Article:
• Number 70: It represents the whole world. According to Jewish tradition, there are 70 countries, 70 languages, 70 princely angels etc.

Odd and Even numbers: Odd numbers are thought to be fortunate and auspicious whereas Even numbers, especially the ones in pairs are said to be unlucky.


  • Blue: It is of utmost importance in Jewish mysticism. It was used to a great extent on the clothing of the high priestess and the Mishkan. This colour is used to depict the protection from the evil eye and it is also used on tomb stones. It is associated with the element air, Angel Uriel, and with Jacob.
  • White: It represents purity and sanctity in Judaism. It also stands for the element water, Angel Michael and Abraham. It symbolizes death and life.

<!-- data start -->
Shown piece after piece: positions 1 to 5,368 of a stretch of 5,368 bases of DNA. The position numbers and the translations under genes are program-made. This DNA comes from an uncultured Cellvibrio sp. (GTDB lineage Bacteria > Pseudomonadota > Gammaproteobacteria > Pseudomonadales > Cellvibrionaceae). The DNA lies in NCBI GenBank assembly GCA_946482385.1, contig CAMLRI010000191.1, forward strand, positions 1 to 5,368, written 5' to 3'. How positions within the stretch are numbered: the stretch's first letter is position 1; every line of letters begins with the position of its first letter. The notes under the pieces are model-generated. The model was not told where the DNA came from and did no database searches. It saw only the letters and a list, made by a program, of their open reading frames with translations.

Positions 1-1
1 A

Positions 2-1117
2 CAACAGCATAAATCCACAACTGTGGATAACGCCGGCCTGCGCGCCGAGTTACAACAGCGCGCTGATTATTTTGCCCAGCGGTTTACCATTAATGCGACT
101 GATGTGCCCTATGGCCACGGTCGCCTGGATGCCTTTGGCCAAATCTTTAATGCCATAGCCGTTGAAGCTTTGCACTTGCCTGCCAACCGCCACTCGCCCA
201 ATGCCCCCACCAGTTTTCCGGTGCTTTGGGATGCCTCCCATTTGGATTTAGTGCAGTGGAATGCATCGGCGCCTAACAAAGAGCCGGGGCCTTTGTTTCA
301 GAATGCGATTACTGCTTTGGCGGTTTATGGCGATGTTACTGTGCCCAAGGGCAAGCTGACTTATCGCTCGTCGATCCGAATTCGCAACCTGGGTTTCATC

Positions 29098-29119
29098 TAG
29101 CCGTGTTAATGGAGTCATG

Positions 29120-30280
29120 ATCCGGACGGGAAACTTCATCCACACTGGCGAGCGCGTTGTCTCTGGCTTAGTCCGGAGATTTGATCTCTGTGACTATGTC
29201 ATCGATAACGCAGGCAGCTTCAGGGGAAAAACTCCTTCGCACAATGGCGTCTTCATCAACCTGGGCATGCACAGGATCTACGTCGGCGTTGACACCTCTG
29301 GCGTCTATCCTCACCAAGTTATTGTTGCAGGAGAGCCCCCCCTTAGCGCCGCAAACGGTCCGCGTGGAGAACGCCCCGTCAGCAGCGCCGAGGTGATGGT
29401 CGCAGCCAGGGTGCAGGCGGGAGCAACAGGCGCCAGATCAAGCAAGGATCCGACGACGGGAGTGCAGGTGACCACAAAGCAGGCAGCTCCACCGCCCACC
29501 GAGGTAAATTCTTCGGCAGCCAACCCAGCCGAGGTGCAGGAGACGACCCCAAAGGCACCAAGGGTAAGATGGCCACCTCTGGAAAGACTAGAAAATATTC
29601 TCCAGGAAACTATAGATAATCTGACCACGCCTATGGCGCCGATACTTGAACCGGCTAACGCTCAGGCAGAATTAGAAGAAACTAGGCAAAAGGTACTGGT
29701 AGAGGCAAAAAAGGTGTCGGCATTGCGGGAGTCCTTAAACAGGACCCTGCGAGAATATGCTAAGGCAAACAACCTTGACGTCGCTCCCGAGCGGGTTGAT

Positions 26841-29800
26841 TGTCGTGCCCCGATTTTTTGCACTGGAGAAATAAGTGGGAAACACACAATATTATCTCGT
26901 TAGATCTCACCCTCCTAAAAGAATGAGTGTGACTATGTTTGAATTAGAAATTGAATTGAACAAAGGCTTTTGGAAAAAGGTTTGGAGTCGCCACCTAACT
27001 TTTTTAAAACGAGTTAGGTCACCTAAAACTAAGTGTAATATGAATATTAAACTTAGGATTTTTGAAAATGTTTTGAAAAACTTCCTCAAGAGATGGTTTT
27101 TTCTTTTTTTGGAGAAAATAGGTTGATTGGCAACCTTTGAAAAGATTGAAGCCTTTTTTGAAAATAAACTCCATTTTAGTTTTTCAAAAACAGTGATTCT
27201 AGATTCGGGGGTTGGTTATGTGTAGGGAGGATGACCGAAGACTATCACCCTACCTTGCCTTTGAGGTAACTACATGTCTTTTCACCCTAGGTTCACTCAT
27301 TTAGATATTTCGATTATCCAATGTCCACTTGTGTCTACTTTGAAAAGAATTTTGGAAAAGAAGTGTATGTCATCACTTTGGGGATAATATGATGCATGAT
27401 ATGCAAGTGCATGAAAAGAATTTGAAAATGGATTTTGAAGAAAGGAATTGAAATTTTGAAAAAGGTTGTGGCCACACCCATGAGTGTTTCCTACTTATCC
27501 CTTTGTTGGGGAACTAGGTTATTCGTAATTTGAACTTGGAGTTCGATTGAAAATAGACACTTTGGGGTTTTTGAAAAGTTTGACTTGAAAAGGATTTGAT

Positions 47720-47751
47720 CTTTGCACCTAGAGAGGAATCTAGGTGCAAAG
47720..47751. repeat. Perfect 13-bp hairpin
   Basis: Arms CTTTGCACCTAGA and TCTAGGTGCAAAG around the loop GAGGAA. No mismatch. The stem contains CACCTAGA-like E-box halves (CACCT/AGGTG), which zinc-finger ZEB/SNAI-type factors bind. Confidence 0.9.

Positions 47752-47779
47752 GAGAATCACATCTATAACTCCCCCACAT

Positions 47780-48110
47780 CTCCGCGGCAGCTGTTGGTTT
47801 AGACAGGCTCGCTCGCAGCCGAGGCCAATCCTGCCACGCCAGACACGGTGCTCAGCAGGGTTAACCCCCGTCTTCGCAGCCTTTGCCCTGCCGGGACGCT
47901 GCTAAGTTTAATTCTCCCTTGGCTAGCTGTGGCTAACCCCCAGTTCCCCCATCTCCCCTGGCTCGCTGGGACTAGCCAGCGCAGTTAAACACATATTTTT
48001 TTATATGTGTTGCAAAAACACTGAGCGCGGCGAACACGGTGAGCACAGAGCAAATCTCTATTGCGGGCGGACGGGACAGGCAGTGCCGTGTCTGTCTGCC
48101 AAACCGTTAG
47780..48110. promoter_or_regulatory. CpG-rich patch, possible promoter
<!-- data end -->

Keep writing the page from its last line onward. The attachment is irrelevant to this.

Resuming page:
• Red: It stands for sin and blood. It is considered to be the colours of the devil. It represents the element fire, angel Gabriel and Isaac.



Gershom Scholem, a German- Israeli philosopher and historian, was born on 5th December 1897. He is one of the most important people in the academic study of Kabbalah. In fact, he was the first professor of Jewish Mysticism at Hebrew University of Jerusalem. The way Scholem thought was a combination of being Jewish and deeply German.

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Scholem narrated the story of his previous researches when he was directed to a prominent rabbi who was an expert at Kabbalah. When he noticed that many books of rabbi’s subject were similar, Scholem asked about them, and he made a questionable rude statement ‘This trash? Why would I waste my time reading nonsense like this?’ The analysis of Judaism that was carried out by Wissenschaft school was having certain flaws. In accordance to opinion of Scholem: